Pronouns are not the only anaphoric device that is available. The same text illustrates three others.
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Benjamin seemed frightend when he seen the plane. Is uncle tried to foreds [force?] him. Lewis seem very surprise to see the planes. Benjemin seemed scared to sign when Alex said if we land in a farmer's felid and kill some old farmer's cow. He was afrided he could land in his farm and kill is cattle. ones he sign they went in the plane ones up in the air he seemed to forget he was in the plane.

definiteness (the plane, the planes) ellipsis (tried to foreds him) lexical relationships (BenjaminBenjeminHe)

In addition to these devices we can include two more which are not found in this text.

substitution (e.g. He may be late. If so we shall miss the bus.) apposition (e.g. Benjamin, an elderly farmer)

KS3 pupils rarely use the last four devices in writing, though they often meet them in their reading. All the reference chains discussed so far were simple, in the sense that they tracked a single character. Complex reference chains are also important at KS3. Definiteness in anaphora and reference The definite article the is generally used to indicate that the character referred to is already on stage, or at least known to the reader, in contrast with the indefinite articles a and some, which signal the introduction of a new character: Once upon a time there was an old woman who had a lazy daughter. The woman used to scold the daughter all day long. These articles allow a reference chain to be built, without confusion, out of full noun phrases: an old woman ... the woman ... a lazy daughter ... the daughter ... If the first link in a text contains a definite article, this is often because the reference chain in fact extends back to a previous text: Benjamin seemed frightend when he seen the plane.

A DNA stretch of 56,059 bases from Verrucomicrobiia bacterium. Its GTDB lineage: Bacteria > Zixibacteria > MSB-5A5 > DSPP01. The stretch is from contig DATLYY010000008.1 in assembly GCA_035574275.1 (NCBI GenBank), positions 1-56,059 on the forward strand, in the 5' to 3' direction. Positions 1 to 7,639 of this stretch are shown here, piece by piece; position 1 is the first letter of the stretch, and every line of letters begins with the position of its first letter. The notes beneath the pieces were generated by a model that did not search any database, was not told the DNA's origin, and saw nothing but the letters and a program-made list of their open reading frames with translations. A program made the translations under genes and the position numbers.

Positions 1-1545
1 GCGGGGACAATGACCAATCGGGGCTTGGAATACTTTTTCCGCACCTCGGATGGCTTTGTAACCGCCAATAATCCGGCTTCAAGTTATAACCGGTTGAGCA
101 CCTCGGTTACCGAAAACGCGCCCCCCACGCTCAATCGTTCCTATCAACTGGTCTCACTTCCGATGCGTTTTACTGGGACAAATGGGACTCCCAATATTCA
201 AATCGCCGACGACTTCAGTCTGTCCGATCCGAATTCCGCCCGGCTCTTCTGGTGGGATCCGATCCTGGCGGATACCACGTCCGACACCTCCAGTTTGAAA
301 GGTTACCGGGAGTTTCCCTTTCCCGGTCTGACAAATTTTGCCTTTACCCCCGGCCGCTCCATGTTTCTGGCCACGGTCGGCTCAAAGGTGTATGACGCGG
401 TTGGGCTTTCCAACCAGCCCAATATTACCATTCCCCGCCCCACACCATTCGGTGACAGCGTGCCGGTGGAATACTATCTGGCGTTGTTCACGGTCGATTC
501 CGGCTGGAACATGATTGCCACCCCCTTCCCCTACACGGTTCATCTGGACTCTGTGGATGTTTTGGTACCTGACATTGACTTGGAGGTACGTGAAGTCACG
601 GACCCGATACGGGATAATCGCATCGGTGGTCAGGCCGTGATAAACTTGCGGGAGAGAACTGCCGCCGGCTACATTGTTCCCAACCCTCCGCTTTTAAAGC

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This is the first sentence of the sample text, and the refers back to the passage on which the questions are based. Although the definite and indefinite articles are generally used effectively in conversation, the special demands of writing may produce problems for KS3 pupils. The sample text contains an example: Benjemin seemed scared to sign when Alex said if we land in a farmer's felid and kill some old farmer's cow. Are the farmers intended to be the same or different? The use of the indefinite some suggests that the second farmer is a different person from the first, but the context suggests otherwise. Presumably the intended meaning calls for the following: Benjemin seemed scared to sign when Alex said if we land in some old farmer's felid and kill his cow. Proper nouns are also definite in the sense that they are only suitable when the reader already knows the character referred to; so Benjamin means 'the person called Benjamin', rather than 'a person called Benjamin'. It is unhelpful to use a proper name when the reader does not know the person concerned. To summarise, a noun phrase is definite if it contains a definite determiner (e.g. the/this plane) or a proper noun (e.g.Benjamin). This definiteness tells the reader to look for a character that is already known for one of two reasons:

because the character concerned is part of the reader's general knowledge (e.g. the head teacher, the school), or because the character is currently on stage.

In the second case the definite noun phrase normally refers back to an earlier noun phrase. Since the two noun phrases refer to the same character they are often built round the same noun and may even be identical - e.g. the plane ... the plane. However this does not have to be so, and varying the noun is an important way to make writing more interesting and informative. For example, since plane is a synonym of machine, the second the plane could be replaced by the machine. KS3 writers should learn to exploit such lexical relationships. Lexical relationships in anaphora and reference